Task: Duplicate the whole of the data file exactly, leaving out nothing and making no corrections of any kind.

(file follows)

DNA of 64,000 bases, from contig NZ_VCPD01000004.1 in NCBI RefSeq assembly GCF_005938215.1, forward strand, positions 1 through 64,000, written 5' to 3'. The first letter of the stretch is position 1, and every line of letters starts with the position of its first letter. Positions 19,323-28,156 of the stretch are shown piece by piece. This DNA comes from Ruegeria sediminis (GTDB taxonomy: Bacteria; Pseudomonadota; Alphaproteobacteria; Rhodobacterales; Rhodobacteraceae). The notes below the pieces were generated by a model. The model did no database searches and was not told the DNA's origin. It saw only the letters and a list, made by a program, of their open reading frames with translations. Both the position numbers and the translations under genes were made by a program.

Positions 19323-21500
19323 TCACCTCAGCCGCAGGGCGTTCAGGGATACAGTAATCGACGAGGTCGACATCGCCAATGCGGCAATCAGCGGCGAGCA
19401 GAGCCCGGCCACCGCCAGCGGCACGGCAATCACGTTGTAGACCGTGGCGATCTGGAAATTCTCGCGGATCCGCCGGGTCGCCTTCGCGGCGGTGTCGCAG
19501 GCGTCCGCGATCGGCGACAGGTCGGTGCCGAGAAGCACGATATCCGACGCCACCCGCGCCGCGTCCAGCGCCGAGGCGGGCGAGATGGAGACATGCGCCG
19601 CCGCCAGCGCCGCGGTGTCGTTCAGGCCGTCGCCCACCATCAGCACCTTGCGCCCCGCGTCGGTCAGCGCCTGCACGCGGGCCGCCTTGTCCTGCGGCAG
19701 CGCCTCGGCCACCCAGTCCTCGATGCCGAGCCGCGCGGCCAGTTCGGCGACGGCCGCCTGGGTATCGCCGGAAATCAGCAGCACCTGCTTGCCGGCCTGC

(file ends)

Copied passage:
DNA of 64,000 bases, from contig NZ_VCPD01000004.1 in NCBI RefSeq assembly GCF_005938215.1, forward strand, positions 1 through 64,000, written 5' to 3'. The first letter of the stretch is position 1, and every line of letters starts with the position of its first letter. Positions 19,323-28,156 of the stretch are shown piece by piece. This DNA comes from Ruegeria sediminis (GTDB taxonomy: Bacteria; Pseudomonadota; Alphaproteobacteria; Rhodobacterales; Rhodobacteraceae). The notes below the pieces were generated by a model. The model did no database searches and was not told the DNA's origin. It saw only the letters and a list, made by a program, of their open reading frames with translations. Both the position numbers and the translations under genes were made by a program.

Positions 19323-21500
19323 TCACCTCAGCCGCAGGGCGTTCAGGGATACAGTAATCGACGAGGTCGACATCGCCAATGCGGCAATCAGCGGCGAGCA
19401 GAGCCCGGCCACCGCCAGCGGCACGGCAATCACGTTGTAGACCGTGGCGATCTGGAAATTCTCGCGGATCCGCCGGGTCGCCTTCGCGGCGGTGTCGCAG
19501 GCGTCCGCGATCGGCGACAGGTCGGTGCCGAGAAGCACGATATCCGACGCCACCCGCGCCGCGTCCAGCGCCGAGGCGGGCGAGATGGAGACATGCGCCG
19601 CCGCCAGCGCCGCGGTGTCGTTCAGGCCGTCGCCCACCATCAGCACCTTGCGCCCCGCGTCGGTCAGCGCCTGCACGCGGGCCGCCTTGTCCTGCGGCAG
19701 CGCCTCGGCCACCCAGTCCTCGATGCCGAGCCGCGCGGCCAGTTCGGCGACGGCCGCCTGGGTATCGCCGGAAATCAGCAGCACCTGCTTGCCGGCCTGC